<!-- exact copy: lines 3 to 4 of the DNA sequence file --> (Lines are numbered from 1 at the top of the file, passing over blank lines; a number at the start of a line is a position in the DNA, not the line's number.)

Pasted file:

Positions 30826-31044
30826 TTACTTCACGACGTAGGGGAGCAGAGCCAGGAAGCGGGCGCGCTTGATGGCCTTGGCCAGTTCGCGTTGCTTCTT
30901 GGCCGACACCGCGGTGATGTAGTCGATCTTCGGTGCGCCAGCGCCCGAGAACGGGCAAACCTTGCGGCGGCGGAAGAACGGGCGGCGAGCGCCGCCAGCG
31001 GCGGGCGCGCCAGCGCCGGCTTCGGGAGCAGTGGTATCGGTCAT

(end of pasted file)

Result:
30901 GGCCGACACCGCGGTGATGTAGTCGATCTTCGGTGCGCCAGCGCCCGAGAACGGGCAAACCTTGCGGCGGCGGAAGAACGGGCGGCGAGCGCCGCCAGCG
31001 GCGGGCGCGCCAGCGCCGGCTTCGGGAGCAGTGGTATCGGTCAT